A successful organisation requires talented staff to run its operations. This is essential to attain the set objectives of the company and to increase its profit margin. It, therefore, becomes the burden of the employer to make the organisation attractive to potential job candidates by ensuring smooth recruitment and selection process. Recruitment and selection process is, thereby, the key component of talent management and, thereby, plays a big role in enhancing employment relations.
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This is because the organisation should look out for candidates possessing the right skills to handle the demands of the organisation effectively. With the current dynamic growth in the business world that has seen most companies merge and even extensively expand, it has become critical to hire qualified staff to give the organisation a competitive edge. This essay will critically analyse the concept of attracting, recruiting and selecting the right candidate and its impact on the employment relationship.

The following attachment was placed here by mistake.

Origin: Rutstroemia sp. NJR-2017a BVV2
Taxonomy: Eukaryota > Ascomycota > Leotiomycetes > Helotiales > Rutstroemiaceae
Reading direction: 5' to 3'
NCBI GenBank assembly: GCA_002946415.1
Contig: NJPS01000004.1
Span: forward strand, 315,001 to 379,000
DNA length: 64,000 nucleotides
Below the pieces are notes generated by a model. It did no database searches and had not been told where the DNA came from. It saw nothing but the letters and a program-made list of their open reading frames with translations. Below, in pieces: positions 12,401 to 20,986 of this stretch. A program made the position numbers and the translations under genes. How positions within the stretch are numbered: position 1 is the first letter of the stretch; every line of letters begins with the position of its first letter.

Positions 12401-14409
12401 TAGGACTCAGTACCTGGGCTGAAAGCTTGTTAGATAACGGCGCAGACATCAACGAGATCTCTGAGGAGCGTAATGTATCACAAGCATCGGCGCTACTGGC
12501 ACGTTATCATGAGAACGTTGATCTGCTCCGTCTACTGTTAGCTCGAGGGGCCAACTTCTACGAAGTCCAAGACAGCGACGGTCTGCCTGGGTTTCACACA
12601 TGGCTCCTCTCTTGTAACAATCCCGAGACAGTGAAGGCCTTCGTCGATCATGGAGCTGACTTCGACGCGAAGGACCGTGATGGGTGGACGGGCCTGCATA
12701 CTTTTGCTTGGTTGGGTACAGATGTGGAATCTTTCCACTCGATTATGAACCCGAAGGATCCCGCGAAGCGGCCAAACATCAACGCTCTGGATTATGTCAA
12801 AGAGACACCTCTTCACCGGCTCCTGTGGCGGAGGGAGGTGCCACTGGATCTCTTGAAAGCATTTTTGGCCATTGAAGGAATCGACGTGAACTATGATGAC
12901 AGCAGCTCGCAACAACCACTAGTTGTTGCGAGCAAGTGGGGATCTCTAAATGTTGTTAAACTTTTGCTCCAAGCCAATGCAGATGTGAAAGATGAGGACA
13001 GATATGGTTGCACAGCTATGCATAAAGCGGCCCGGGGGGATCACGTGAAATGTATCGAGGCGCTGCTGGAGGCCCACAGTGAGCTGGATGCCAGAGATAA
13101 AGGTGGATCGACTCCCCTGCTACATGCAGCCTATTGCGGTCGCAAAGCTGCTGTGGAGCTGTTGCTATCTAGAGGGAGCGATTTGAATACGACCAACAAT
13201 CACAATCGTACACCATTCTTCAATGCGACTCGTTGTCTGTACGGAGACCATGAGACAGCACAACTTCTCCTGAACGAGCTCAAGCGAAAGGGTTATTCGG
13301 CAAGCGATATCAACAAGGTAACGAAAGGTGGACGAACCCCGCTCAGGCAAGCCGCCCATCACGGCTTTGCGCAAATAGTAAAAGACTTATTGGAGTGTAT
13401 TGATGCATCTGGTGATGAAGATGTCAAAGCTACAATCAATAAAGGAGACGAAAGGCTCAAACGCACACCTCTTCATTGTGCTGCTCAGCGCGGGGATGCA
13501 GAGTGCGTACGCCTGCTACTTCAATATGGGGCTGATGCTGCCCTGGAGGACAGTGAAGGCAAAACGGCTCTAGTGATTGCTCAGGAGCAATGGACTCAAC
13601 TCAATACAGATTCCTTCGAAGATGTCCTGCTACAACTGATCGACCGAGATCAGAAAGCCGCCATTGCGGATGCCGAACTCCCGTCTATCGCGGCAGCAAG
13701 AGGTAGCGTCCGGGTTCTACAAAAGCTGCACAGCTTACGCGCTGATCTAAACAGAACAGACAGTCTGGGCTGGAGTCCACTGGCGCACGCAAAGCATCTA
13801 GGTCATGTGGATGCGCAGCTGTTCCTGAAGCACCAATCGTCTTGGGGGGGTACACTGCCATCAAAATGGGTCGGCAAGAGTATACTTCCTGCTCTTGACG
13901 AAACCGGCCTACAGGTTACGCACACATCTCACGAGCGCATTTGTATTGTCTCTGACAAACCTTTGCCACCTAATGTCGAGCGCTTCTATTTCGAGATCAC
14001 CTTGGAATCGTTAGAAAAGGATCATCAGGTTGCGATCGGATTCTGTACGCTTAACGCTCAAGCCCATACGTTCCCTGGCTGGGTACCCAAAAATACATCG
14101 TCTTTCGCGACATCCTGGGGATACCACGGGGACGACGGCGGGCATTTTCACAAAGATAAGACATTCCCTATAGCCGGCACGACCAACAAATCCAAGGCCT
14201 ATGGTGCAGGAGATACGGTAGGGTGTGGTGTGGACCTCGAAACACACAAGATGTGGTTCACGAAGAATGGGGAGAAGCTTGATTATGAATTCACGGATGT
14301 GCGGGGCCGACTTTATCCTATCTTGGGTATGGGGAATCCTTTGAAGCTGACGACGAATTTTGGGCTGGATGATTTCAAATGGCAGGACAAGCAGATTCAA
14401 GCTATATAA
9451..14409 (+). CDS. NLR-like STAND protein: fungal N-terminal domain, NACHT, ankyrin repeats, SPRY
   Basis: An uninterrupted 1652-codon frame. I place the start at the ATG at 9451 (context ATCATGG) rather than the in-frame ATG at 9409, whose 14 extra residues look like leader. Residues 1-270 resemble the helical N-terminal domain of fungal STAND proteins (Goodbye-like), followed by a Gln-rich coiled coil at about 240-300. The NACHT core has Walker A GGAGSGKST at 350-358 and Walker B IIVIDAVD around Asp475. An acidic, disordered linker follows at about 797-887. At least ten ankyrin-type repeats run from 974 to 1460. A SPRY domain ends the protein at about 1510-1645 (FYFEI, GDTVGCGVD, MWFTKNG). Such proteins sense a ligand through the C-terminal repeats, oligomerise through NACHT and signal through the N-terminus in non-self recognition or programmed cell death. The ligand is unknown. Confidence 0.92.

Understanding The Concept Of Recruitment And Selection As A Relevant Area In Talent Management
Previous studies have argued that it will be challenging for the organisations to recruit and retain high performing employees in future due to skills shortage, hence, leading to talent deficit (Roberts 200). This aspect of the study becomes very important in ensuring an effective recruiting and selection process to manage and fill the skills gap likely to hit the company in the future. It actually does not come as a surprise that most managers fail to have a plan when recruiting and selecting a suitable candidate.
Actually, the line managers, who usually are left with the burden of bringing in the right talent in the company, fail in their bid to do so. This process of hiring the most suitable and qualified candidate has, therefore, become a topical area. This is attributed to the fact that not only does it have the capacity of becoming an integral part in the managerial process of the organisation but is also as one of the key components of attaining the competitive edge of the company.
Further, it is a notable fact that the process of attracting the right job seekers and at the same time recruiting and selecting them does not operate in a vacuum. This means that social trends actually determine the recruitment and selection process of the company. The current recession, for example, has had a major impact on the operational budget of the company. A recent survey conducted showed that more than 56 percent of employers’ decided to retain their employees rather than recruiting more talent with only a few of them arguing that they would recruit very few talents in the coming years (Russell 111).